The concern FWADG has expressed over Jackson’s recent zoning change application, filed Aug. 19, has to do with how the changes diverge from a planned development (specifically, PD 714) on which neighbors worked tirelessly for several years, and ultimately persuaded city council to approve in early 2005, Lyles says. The planned development entails a 3.2-mile stretch of Fort Worth Avenue, from roughly Beckley to Westmoreland, and encompasses somewhere around 250 acres (Sylvan | Thirty is a 30,000-square-foot project, a little more than two thirds of an acre). The 2005 rezoning converted mostly industrially zoned land to retail and residential mixed uses.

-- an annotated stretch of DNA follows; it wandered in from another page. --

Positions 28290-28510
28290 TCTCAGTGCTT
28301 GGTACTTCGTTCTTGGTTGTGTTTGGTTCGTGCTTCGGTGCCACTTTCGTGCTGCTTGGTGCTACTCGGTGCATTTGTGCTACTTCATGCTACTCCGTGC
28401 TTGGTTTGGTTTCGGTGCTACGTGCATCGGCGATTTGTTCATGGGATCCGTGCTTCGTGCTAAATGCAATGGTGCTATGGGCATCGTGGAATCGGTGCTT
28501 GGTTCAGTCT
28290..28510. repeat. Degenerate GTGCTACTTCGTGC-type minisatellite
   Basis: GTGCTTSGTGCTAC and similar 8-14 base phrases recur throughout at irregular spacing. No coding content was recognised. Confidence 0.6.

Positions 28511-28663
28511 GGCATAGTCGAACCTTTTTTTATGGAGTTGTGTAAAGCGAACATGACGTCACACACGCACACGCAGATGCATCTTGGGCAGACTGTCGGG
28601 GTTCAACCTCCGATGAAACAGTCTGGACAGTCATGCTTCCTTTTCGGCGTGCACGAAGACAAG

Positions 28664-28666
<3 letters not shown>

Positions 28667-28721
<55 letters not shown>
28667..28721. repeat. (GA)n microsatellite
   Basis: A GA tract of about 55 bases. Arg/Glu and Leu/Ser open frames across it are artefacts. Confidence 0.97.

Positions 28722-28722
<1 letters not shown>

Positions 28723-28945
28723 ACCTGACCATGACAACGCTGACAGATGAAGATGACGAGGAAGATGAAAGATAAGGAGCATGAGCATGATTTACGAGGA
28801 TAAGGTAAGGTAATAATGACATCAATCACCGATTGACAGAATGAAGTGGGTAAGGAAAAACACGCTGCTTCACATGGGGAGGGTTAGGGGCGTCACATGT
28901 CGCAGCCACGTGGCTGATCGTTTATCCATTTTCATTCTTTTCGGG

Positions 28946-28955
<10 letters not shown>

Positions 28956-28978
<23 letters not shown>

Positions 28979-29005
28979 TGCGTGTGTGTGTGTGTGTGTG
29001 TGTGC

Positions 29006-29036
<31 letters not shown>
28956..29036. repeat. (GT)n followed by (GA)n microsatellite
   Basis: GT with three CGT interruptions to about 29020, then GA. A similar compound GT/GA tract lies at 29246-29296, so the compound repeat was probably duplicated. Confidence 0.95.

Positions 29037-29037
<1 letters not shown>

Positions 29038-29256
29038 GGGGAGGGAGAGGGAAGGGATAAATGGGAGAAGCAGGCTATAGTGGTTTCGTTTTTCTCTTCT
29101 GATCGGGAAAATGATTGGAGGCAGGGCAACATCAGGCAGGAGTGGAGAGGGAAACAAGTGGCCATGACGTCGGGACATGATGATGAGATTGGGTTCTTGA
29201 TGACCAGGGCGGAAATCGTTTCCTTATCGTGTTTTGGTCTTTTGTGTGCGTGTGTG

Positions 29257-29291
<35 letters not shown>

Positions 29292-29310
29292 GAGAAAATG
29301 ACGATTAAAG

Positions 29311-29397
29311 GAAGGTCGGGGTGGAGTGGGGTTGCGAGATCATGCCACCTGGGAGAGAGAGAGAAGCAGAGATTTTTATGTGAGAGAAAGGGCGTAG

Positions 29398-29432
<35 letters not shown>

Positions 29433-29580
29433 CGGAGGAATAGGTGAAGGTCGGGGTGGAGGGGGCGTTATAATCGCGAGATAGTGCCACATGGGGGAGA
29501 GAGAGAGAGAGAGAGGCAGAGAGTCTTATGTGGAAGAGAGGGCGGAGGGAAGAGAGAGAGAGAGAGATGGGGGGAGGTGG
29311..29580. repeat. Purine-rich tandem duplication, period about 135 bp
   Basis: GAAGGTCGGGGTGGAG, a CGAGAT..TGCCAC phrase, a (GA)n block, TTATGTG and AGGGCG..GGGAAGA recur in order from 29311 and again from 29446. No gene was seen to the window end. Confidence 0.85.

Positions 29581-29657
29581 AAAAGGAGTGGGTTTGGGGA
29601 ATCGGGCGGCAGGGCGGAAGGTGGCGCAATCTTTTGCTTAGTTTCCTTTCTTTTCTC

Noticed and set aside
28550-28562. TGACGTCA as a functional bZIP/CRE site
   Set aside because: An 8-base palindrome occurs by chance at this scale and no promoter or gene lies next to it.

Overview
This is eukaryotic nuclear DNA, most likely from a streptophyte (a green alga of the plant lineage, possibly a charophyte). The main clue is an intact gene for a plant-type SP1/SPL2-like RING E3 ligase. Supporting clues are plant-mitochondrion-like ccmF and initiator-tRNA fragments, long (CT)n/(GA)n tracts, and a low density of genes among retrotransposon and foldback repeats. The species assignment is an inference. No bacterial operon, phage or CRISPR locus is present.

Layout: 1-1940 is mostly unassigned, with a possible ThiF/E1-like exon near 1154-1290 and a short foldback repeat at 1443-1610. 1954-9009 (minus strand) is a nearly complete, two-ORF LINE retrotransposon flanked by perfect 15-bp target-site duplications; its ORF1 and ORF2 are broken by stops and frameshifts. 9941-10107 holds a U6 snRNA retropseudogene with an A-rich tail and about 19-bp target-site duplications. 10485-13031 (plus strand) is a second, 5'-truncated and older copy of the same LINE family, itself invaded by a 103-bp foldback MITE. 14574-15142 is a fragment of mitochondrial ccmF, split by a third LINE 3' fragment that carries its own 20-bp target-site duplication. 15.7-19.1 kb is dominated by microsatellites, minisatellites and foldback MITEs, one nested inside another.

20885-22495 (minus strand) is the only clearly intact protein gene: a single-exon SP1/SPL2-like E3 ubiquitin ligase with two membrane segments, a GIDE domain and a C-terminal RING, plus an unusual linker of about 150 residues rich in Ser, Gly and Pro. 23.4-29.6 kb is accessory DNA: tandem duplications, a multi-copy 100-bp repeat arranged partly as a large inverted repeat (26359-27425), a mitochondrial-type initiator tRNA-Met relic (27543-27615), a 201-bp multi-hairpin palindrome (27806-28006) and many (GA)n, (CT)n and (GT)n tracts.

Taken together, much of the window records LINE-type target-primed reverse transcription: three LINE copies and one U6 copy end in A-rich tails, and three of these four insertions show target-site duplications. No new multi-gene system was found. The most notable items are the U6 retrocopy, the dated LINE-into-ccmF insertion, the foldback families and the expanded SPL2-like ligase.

“Why rezone an area if any developer can come in and change that zoning?” Lyles asks. He stressed that FWADG “is very interested in new ideas for the betterment of the community, but there are certain sacrosanct requirements in place, which seem to be very good requirements in our minds, and we’d like to see those enforced.”

Lyles noted that FWADG has been in a number of meetings with Jackson, and “walked out thinking we had made serious headway, but apparently our thoughts were disregarded.” From Lyles’ perspective, “basically, at our last meeting, the developer suggested that was the last meeting.” That meeting was shortly before the zoning change application was filed, and Lyles says that it is a “64-page document, and a lot of hours have been devoted to going through it with a microscope and trying to, in some cases, understand the intent of the requested changes.”